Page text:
Two newcomers to the national political scene are challenging Republican incumbent U.S. Rep. Luke Messer for the GOP nomination for U.S. House District 6.
The two GOP challengers on the ballot are Charles (Chuck) Johnson Jr., Madison, and Jeff Smith, Liberty.
Messer has held the District 6 seat since being elected in 2012, a district that encompasses Delaware County to the north, all the way south to Jefferson and Switzerland counties along the Ohio River.
The district includes 19 counties in east-central and southeastern Indiana, also including Bartholomew, Jennings, Decatur, Ohio, Ripley, Dearborn, Franklin, Union, Fayette, Rush, Shelby, Hancock, Henry, Wayne, Randolph and part of Scott.
All three candidates said if elected they would support repealing the Affordable Care Act, the health insurance reform put in place by the Obama administration to improve access to affordable health care.
Messer said he has voted repeatedly to repeal the legislation, describing it as a broken law that has caused premiums to skyrocket, Hoosiers to lose their doctors, and businesses to reduce their payrolls. He said the Affordable Care Act has caused businesses to shed employees because they can’t afford the act’s taxes and mandates.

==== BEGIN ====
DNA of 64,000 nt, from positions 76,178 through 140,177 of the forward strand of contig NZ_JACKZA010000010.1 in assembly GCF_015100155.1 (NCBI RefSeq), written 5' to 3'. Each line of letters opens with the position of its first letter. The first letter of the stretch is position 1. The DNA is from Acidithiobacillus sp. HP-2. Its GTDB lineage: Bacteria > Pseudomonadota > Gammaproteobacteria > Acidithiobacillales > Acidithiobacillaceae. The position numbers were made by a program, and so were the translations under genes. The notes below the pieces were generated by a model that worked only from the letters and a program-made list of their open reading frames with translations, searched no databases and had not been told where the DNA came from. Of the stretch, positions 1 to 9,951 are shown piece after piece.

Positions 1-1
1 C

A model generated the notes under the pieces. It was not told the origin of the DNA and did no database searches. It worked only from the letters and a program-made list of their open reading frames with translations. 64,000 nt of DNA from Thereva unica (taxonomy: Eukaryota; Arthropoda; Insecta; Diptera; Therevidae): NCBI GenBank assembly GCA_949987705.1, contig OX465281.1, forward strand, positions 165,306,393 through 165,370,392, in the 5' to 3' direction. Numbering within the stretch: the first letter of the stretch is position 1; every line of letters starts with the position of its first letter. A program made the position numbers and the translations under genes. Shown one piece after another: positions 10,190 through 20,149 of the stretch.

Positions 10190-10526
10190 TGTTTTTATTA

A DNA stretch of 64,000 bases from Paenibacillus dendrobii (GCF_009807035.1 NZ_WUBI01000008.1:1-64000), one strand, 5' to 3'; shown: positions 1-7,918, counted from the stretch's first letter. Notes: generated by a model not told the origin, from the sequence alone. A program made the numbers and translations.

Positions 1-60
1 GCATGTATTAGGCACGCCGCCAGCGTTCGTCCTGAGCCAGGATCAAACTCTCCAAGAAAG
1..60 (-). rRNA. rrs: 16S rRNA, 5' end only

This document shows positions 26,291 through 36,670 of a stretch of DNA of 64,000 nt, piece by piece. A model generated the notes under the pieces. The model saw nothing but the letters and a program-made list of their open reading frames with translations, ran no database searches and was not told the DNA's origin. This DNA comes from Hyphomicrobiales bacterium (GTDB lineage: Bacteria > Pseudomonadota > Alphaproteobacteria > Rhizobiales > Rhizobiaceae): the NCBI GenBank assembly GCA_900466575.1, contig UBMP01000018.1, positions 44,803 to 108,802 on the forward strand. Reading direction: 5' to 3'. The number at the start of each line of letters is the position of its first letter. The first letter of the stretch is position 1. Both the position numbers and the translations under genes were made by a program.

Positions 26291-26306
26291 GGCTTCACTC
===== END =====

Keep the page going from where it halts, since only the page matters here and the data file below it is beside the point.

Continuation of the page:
Describing the Affordable Care Act as federal overreach, Johnson said the act is an attack on personal freedom. Johnson said he would fight to stop all federal government overreach.
Smith said the Affordable Care Act should be repealed because it creates dependency on government, a new set of entitlements and a new level of federal bureaucracy. “Lest we not forget this was the largest tax increase in the history of this great republic,” Smith said.
The candidates also commented on congressional gridlock and animosity that has brought partisan politics out as a political issue.
Messer, who is the only one of the three who has experience as a congressman, said leaders in politics are stopping at the point of disagreement.
“Instead, we should find areas of agreement and work from there,” Messer said.
Messer said he has fostered bipartisan relationships, and authored and passed several bills with bipartisan support. He pledged to continue to do that.
“I will make the first move to step over the line of animosity,” Johnson said. “Sometimes evil people win and you have to go to them. If that’s what it takes to gain something for the working men and women of Indiana, with pride I’ll do it.”
Smith said partisan politics can be solved if elected leaders put aside their egos, humble themselves and swallow their pride.
“They also need to dissolve any and all connections with special-interest groups and work together for the citizens who elected them to do so,” he said.